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Retinal migraine
Classification and external resources
ICD-10 G43.81

Retinal migraine (sub-category of ocular migraine) is a retinal disease accompanied by migraine headache and typically affects only one eye.



Retinal Migraine involves migraine headache associated with transient monocular visual loss (scotoma) lasting less than 1 hour.[1] During some episodes, the visual loss may occur with no headache and at other times throbbing headache on the same side of the head as the visual loss may occur, accompanied by severe light sensitivity and/or nausea. After each episode, normal vision returns.

It may be difficult to read and dangerous to drive a vehicle while retinal migraine symptoms are present.

Retinal migraine is a different disease than scintillating scotoma which is a visual anomaly caused by spreading depression in the occipital cortex, at the back of the brain, not in the eyes nor any component thereof, such as the retinas.[2]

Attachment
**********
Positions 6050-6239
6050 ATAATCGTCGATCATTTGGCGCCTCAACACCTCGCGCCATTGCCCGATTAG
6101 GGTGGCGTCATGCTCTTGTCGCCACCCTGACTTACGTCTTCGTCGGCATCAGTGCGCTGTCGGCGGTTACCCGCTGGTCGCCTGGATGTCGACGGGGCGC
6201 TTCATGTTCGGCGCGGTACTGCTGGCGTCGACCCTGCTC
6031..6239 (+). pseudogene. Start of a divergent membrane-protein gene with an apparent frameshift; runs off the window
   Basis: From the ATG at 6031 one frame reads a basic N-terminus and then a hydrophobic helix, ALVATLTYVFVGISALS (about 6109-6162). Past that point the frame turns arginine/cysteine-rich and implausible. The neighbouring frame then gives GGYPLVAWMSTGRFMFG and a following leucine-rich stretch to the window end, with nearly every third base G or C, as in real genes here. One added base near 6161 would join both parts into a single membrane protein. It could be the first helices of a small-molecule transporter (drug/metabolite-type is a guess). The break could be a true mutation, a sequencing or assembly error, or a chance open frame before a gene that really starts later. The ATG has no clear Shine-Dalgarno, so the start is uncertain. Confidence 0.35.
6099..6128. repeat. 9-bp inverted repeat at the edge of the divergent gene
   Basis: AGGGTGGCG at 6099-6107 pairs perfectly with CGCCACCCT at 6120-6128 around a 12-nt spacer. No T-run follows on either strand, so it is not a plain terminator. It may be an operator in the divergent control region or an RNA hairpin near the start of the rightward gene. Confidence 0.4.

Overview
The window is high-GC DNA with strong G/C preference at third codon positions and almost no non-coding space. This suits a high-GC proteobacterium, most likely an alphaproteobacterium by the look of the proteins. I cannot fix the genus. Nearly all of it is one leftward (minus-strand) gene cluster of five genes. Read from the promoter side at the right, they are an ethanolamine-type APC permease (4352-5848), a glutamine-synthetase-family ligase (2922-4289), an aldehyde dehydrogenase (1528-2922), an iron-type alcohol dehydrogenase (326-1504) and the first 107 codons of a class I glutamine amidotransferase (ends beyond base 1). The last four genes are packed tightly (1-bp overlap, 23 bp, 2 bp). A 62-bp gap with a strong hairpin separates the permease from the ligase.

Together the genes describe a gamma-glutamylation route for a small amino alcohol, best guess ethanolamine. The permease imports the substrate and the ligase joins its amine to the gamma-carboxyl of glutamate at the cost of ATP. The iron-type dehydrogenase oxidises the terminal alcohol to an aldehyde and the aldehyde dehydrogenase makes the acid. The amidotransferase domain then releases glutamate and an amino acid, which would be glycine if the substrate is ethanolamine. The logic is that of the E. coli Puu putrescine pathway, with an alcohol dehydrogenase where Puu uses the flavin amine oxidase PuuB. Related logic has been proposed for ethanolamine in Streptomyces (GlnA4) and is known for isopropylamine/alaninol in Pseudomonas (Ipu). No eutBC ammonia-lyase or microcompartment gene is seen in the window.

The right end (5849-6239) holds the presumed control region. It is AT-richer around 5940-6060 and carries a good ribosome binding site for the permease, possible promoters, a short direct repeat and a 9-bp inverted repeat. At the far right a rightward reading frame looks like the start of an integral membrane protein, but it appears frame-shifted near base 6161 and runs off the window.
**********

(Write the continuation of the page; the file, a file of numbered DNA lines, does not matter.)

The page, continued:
The medical exam should rule out any underlying causes, such as blood clot, stroke, or detached retina. A normal retina exam is consistent with retinal migraine.[3]


Treatment depends on identifying behavior that triggers migraine such as stress, sleep deprivation, skipped meals, food sensitivities, or specific activities. Medicines used to treat retinal migraines include aspirin, other NSAIDS, and medicines that reduce high blood pressure.[4]


More than half of reported cases of Retinal Migraine subsequently experienced permanent visual loss in that eye from infarcts.[5]

See also

External links


  • "Retinal Migraine", Brian M. Grosberg, Seymour Solomon, and Richard B. Lipton, Current Pain and Headache Reports, vol 9 num 4 (August 2005), pages 268-271.
  1. ^ "Retinal Migraine" by Brian Grosberg et al.
  2. ^ Genetics in Migraine
  3. ^ Retinal (Ocular) Migraines
  4. ^ Retinal (Ocular) Migraines
  5. ^ "Retinal Migraine" by Brian Grosberg et al.

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